How Amazon Go No Checkout Stores Will Influence the Future of the Hospitality & Travel Industry | By Alan Young

Using the Amazon Go store as an example, we can call attention to the simplistic nature of the “just walk out” process. There is no complicated user responsibility involved in the model; it presents a clear process that can easily be understood and adopted by the general public.

    For hoteliers, this emphasis on the frictionless experience will be expected at every touch-point, for every guest. No front desk lines, mobile keys, mobile payments for ordering items and special requests and immediate response to service requests. This type of interactions will quickly become the expected standard for hotels embracing the future of hospitality and advanced customer-driven solutions and sales.

    The Era of Self-Service Has Arrived

    The future is mobile. Hoteliers are feeling pressure, now more than ever before, to embrace their guest’s desire for mobile optimization and self-service functionality. This applies to mobile booking, room keys, check-in, concierge, stores, notifications, payments and more. Guests want to hold all the power, right in the palm of their hand.

    We should also consider the consumer psychology at work within uninterrupted self-service and how it can empower individuals to spend more. Traditionally, the further we are removed from the “pain of paying” that’s often associated with cash transactions, the less we understand how much we’re really spending. Additionally, if stuck in a line at check-out, consumers are granted the opportunity to mull over their more impulsive purchase items and potentially change their mind. When you remove these two psychological processes with the help of automated payments and self-service technology, you are tapping into increased revenue potential. This same logic applies to the hospitality industry, as hoteliers can use the frictionless, self-service model to empower their guests to spend more while on property and, most importantly, continue re-booking.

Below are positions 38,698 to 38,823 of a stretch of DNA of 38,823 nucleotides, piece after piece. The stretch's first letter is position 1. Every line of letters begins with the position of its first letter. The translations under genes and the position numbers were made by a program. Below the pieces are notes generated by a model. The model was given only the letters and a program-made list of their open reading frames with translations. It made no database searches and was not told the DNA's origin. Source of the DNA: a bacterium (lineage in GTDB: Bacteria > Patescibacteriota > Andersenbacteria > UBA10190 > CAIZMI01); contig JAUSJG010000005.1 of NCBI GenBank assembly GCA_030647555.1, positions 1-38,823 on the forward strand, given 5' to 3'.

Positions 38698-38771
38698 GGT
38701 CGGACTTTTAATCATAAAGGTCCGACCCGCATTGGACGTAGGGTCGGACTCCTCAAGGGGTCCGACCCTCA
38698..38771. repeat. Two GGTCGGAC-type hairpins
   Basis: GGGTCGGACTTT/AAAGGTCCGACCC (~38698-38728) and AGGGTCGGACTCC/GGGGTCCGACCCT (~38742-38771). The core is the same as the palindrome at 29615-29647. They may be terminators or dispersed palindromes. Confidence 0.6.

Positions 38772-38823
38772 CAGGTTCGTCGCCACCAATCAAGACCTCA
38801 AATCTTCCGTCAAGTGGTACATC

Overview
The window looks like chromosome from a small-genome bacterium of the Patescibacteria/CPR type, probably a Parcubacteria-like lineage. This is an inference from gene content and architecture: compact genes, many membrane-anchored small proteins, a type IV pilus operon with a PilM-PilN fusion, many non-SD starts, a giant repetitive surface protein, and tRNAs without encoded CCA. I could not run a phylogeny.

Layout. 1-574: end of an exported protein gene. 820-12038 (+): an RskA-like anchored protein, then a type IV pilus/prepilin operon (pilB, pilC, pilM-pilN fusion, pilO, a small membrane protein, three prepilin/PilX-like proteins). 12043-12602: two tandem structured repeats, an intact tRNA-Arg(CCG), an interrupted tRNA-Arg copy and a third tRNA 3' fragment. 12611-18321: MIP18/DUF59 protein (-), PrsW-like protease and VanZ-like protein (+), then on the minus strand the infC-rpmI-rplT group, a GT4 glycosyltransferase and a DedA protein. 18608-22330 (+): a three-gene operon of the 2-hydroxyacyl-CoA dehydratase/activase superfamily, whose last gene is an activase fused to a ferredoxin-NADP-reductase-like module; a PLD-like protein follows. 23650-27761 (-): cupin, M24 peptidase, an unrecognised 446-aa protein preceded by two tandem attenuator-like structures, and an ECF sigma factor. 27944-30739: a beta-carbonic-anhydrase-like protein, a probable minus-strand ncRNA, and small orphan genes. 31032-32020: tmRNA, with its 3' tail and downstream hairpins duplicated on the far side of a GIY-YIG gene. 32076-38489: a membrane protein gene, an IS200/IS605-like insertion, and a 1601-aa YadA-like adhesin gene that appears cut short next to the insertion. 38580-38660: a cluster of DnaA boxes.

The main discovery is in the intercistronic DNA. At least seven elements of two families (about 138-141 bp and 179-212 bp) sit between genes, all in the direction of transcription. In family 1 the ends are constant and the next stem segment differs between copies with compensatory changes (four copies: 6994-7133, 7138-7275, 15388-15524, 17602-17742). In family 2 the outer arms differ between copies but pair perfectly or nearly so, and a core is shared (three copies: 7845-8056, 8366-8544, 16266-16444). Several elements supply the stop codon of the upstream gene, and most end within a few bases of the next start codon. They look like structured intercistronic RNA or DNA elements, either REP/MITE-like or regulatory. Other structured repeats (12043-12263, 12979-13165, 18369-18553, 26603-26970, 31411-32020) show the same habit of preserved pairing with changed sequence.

Automation Should Enhance Guest Service, Not Replace It

    Despite the increased demand for efficiency and self-service, many guests still seek a high-touch, hands-on and personalized approach throughout their hotel stay. The increase in automation within a hotel’s core processes should create a subsequent shift in staff roles, allowing them to focus more on helping and guest engagement, rather than transactions. The carefully curated provision of exceptional (and personalized) face-to-face guest service will, without a doubt, become a key competitive advantage and differentiator for hotels. As a hotelier, ask yourself, how can increased automation revolutionize the way your staff engages with your guest?

    Article source: https://www.hospitalitynet.org/opinion/4086917.html

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